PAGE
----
Updated: Now most of you folks have never heard of Bayan Audio. After reading this piece, you may want to check them out, especially if you’re in the need for what I’ve written below. Bayan Audio has three products under the Soundbook designation, the Soundbook, the Soundbook Go, and the Soundbook X3. I had the pleasure of trying out the latter for a number of weeks. The Bayan Audio Soundbook X3 is a Bluetooth wireless speaker. While there are plenty of Bluetooth speakers available on the market, what sets the Soundbook X3 apart from the pack is its elegance and superior sound. Let’s be honest, most large Bluetooth speakers look somewhere between boring to awful. Do you really want to purchase a product with this description? Sadly, some of you have already made this purchase, but I know I don’t want to.
The X3 is available in two color styles: silver with blue trim and black with orange trim. I’ve only gotten to see the former but I’ve got to admit, from the photos, the latter looks pretty sweet. Even the packaging is sweet and I highly recommend keeping it. As for the X3 dimensions, it’s about the size of a 500 page novel, 9.25” x 4.72” x 1.75” to be specific. Its power output is 20 watts consisting of four 1.5” long throw neodymium (yeah that’s a word) drivers and one 3” passive bass radiator driver. The speaker is run using 100 – 240 volts at 50/60 Hertz. The frequency range is 60 Hz – 20 kHz with a THD of less than 2%. And all of this clocks in at 3.17 lbs. So how is the battery life you ask? It plays music for up to 10 hours at 50% volume on a single charge. And when the battery gets low, the word “LOW” flashes in LED lights on the face of the unit. When this happens, the volume is capped at 50%. In my testing, a complete recharge of the battery takes about 7 hours, give or take an hour. So begin your recharge at 11 PM and unplug it when you awaken at 6 or 7 AM.
I mentioned in the first paragraph that this product is elegant. The housing of the sound book is made from ballistic nylon with an aluminum casing. There’s a protective cover with one side ballistic nylon and the other a rubbery material, which when opened, becomes the stand to the speaker. As it turns out and not a coincidence, the color of the rubber base matches the LED lighting. When opened, the speaker leans back and rests on an angle. (See photos.) When closed a hidden magnet prevents the cover from opening. On the rear of the unit, there are four inputs. From left to right, they are AUX In, Speaker Out, Power In, and a USB. You can even charge another device with this USB port. On the top of the unit, there are five buttons. From left to right they are Tune Down, Tune Up (both for FM radio), Power/Input, Volume Down and Volume Down. Just underneath the Power/Input button is the volume indication. Every time you press the Power/Input button, you change the mode. There are AUX, FM, and Bluetooth (version 4.0) modes which are displayed in the aforementioned LED lighting. All worked perfectly in the unit I tested. The unit also has NFC auto connect paring, an integrated antenna for the radio, and a built-in microphone. The latter comes in handy when conducting conference calls via Bluetooth.
So how do the X3’s 20 watts of audio sound? The short answer is it produces sound very well and envelopes a room, more like an entire floor, in that sound. While testing this I wondered what the point was in keeping my Dad’s old Aiwa stereo rack system. I takes up so much space and weighs so much. In this modern age, such racks systems aren’t really needed beyond the home theater/entertainment system. The speaker is well-balanced, with more bass than anticipated. Most of you will like this strong bass. Now I tested the X3’s abilities from both Bluetooth and via connection to my laptop. I do this for a couple of reasons: 1) I don’t like the sound processing of my LG mobile and 2) I very much like the sound processing of my Toshiba laptop. For this testing, I went beyond my rotating list of testing 4-5 albums. Instead I listened to a minimum of 20-25 albums, half from my cloud library. From Muse to The Killers to Lana Del Rey to Ellie Goulding to Tove Lo, all sounded well. I especially like listening to John Coltrane and Duke Ellington, with Latin instrumental guitarists Struntz and Farah taking the prize. Classical and jazz music production were top notch. The only sound that was a disappointment was Zedd’s Clarity. I don’t think this is X3 related as I’ve encountered this issue before with Zedd. When it comes to electronica, Zedd in particular, everything I’ve tried to date comes up short. I believe a high end system is best to produce what the artist has cooked up.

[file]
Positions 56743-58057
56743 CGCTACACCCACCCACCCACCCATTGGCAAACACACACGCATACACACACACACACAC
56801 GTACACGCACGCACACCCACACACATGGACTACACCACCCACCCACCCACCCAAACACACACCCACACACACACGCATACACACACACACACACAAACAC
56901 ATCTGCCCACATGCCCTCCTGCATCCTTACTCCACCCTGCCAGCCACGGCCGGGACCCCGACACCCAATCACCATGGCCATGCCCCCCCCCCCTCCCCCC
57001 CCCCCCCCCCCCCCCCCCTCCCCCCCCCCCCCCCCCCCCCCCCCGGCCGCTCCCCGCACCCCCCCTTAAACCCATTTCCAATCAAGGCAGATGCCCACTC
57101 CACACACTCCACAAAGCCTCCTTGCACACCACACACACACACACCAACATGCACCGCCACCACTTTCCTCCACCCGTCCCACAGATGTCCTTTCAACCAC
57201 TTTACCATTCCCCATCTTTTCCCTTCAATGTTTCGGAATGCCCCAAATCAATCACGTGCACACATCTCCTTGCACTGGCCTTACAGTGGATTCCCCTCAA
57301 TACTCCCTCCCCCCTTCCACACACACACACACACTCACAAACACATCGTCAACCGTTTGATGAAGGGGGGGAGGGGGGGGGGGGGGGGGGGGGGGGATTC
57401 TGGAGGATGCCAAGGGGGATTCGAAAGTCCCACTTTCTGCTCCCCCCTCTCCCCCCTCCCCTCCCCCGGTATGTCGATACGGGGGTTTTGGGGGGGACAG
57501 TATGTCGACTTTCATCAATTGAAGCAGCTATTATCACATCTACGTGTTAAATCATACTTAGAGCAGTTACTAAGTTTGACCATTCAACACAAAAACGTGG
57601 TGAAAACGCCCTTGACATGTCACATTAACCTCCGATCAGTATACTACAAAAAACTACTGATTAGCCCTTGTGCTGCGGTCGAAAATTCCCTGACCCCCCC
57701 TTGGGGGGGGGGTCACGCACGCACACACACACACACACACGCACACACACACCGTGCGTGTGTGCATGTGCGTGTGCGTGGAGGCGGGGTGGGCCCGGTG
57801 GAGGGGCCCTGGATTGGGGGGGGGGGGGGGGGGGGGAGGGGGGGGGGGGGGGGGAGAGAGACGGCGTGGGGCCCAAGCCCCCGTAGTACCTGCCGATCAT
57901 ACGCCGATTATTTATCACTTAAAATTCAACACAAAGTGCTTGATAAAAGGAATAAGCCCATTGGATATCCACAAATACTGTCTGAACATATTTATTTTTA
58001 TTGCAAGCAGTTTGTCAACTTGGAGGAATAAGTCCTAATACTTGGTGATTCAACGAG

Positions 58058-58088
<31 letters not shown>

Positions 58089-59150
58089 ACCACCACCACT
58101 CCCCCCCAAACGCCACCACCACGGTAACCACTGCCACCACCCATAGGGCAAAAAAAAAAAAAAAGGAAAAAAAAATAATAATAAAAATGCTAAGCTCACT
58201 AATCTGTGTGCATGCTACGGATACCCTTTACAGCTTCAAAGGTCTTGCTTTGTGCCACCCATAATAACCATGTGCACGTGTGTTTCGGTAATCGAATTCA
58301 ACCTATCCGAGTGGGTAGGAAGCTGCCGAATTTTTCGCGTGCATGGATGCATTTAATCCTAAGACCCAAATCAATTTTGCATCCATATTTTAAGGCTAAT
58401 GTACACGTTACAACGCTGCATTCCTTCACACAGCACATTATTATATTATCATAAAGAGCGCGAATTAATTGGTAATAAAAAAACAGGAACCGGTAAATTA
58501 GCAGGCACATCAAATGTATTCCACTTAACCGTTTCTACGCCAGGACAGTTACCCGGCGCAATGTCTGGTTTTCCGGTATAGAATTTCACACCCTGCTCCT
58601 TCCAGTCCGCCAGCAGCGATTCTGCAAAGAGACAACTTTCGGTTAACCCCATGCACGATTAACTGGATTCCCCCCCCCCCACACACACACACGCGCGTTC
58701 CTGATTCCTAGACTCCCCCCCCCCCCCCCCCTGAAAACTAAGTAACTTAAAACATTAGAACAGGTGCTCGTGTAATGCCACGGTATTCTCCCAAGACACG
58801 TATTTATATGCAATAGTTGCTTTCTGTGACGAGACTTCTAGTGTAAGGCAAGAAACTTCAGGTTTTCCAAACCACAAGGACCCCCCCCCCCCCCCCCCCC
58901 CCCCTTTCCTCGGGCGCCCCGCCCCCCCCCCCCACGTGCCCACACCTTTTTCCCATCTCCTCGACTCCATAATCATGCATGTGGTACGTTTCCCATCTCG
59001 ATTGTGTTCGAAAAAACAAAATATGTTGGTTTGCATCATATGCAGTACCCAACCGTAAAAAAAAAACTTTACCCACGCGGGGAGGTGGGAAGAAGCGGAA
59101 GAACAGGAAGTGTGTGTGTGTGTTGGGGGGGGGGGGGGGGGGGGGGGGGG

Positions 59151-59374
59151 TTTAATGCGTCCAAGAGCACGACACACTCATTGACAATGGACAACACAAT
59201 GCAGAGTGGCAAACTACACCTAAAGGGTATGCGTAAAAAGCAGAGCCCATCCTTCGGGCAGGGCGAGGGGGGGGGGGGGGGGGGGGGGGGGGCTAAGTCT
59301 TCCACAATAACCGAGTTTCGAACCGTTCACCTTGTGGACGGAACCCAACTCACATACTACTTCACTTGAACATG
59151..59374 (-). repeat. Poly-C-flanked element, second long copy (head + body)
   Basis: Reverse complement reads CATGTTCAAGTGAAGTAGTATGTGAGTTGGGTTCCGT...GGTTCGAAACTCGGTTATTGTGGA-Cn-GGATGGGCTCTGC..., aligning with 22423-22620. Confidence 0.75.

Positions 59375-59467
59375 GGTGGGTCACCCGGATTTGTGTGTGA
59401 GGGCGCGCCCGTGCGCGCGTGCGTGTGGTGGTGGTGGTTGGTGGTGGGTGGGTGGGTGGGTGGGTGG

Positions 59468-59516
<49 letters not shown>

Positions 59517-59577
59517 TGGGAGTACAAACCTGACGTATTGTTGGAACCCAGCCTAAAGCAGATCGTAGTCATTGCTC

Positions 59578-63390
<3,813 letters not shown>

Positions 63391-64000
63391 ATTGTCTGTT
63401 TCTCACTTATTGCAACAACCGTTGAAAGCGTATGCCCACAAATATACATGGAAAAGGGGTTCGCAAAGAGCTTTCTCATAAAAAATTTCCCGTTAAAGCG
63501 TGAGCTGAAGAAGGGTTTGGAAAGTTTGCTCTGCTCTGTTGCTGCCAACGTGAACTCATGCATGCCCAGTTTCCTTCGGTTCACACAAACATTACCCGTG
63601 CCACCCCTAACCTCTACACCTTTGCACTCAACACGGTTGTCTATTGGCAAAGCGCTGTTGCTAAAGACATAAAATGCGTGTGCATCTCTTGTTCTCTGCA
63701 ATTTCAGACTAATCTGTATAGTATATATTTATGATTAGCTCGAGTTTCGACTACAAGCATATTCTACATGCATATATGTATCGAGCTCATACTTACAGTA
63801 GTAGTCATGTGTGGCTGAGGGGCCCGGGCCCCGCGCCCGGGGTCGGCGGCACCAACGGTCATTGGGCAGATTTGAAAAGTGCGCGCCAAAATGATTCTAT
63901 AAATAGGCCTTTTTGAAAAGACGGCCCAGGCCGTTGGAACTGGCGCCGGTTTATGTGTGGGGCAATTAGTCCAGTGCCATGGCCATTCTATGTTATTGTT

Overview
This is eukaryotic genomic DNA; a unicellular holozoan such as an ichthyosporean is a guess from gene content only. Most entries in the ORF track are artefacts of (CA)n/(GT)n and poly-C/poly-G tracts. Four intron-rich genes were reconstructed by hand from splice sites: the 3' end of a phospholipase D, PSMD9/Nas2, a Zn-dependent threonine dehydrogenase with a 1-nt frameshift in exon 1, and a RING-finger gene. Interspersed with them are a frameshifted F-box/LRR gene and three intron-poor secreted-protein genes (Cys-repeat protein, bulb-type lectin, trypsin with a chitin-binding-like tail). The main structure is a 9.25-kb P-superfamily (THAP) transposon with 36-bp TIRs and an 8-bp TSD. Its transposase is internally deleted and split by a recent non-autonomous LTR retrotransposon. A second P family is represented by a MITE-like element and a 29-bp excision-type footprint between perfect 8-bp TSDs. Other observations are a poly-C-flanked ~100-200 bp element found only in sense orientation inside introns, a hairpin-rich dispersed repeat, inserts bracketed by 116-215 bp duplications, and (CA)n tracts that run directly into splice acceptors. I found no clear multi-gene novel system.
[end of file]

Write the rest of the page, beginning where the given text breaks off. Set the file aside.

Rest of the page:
As this speaker produces a wide range of sound, it is suited for large rooms (300 sq. ft. and greater) as well as small, i.e. the bedroom. It is also ideal for outdoor settings, for instance a back porch, but I don’t recommend the beach. In my opinion, it’s too nice of a product to be around sand.
Included with each Soundbook X3 are the following:
• A multi-language manual
• A 3.5mm 3’ stereo audio cable
• A mains power adapter with 5’ cord
• EU and UK adapters for use with the charger
You can find Bayan Audio products at a variety of online retailers most notably Amazon. The X3 has a list price of $299 while the slightly smaller Soundbook lists for $199. If you have any questions, feel free to send a tweet or post a comment. I do respond.
For those of you who will be attending CES2015, feel free to visit their booth. The Bayan Audio booth is located at the Sands Expo Hall, Booth 74961.[soliloquy id=”883″]